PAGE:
Secondly, getting carried away with something can intrude on your sleep, which is so important. For this reason, I’ve written an article all about preventing sleep procrastination specifically.

Lastly, failing to move on when you could be doing something more meaningful undermines priority. Often, it is necessary to stop getting carried away in order to complete a task of higher priority. On the other hand, you could spend too much time on tasks you’ve prioritised.

Related tips: How to Kill Your Stubborn Sleep Procrastination Depression

When You Can Use a Schedule, Everything is Simpler

Furthermore, when you stick to a schedule, you know exactly when to stop doing what. So, you can deliberately integrate all necessary and important tasks into the day—leaving as little to chance as possible. Here are possible triggers to stop:

  • At the end of a Pomodoro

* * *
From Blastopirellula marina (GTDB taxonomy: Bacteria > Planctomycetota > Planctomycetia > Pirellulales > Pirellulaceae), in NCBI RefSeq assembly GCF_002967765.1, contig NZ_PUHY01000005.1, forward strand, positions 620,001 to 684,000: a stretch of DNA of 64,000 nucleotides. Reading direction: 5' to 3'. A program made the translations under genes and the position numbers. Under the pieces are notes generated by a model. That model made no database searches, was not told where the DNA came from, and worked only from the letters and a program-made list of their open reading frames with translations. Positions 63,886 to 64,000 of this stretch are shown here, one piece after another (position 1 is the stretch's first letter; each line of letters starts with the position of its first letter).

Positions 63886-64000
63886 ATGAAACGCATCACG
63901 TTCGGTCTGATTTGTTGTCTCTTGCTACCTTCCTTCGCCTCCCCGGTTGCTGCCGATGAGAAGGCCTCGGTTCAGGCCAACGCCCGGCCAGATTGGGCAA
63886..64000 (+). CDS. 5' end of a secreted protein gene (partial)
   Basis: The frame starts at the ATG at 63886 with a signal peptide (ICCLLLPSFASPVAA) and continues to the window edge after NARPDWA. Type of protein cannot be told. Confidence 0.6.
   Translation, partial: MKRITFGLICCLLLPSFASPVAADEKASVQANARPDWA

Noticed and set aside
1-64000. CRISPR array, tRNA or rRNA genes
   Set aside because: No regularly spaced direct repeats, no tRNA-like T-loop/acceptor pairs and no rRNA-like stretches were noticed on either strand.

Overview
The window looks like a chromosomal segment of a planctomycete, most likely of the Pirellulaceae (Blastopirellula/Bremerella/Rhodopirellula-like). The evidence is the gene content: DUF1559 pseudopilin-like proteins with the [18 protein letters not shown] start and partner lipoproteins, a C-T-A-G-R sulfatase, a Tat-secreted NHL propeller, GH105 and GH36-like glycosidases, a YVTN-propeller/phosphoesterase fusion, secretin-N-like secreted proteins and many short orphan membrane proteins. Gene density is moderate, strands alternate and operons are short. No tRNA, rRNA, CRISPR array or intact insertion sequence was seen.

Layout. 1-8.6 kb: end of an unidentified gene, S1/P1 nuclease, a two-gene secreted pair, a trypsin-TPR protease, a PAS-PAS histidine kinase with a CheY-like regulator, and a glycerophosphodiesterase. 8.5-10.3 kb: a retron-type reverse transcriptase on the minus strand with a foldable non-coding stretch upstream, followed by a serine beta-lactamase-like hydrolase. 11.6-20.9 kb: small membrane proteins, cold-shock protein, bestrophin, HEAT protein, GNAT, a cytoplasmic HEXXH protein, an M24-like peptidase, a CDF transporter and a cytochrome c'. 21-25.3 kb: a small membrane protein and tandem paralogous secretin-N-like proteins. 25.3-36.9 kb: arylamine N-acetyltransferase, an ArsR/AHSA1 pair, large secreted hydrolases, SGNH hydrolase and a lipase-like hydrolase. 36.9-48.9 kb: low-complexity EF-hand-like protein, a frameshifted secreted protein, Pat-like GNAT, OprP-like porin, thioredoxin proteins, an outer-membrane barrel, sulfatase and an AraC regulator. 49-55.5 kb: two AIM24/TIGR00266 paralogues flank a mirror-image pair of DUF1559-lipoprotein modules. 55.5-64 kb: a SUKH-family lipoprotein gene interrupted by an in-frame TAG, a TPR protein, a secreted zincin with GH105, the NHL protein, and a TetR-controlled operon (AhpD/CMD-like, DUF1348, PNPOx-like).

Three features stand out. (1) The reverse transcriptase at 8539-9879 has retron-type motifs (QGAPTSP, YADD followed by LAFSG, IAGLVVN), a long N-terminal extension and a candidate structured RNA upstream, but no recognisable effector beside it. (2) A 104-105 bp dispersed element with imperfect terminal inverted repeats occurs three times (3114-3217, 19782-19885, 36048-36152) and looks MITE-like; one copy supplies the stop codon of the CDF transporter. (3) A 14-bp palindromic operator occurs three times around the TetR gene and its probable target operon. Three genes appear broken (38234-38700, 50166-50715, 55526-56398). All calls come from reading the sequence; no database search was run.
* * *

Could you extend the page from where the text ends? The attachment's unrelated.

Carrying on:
• At a specific time of day
  • After/before a meal
  • Upon completion of a pre-determined quantity of work (e.g. 500 words, 2 topics, etc)

So, Why Is it So Hard to Disengage and Delay?

In spite of clear plans, it might still be hard to delay a task for later. To exemplify, my hobbies can be sufficiently fun that I lose track of time. Equally, I can easily get carried away with a problem I’m facing—be it whilst programming, or with this website etc.

With this in mind, what is the cause of this procrastination?

In truth, I couldn’t say for sure, but I could definitely guess based on my personal experience.

False Importance

Firstly, we perceive the task to be of importance. Accordingly, sometimes you must ask yourself how much of a real difference your activity is going to make.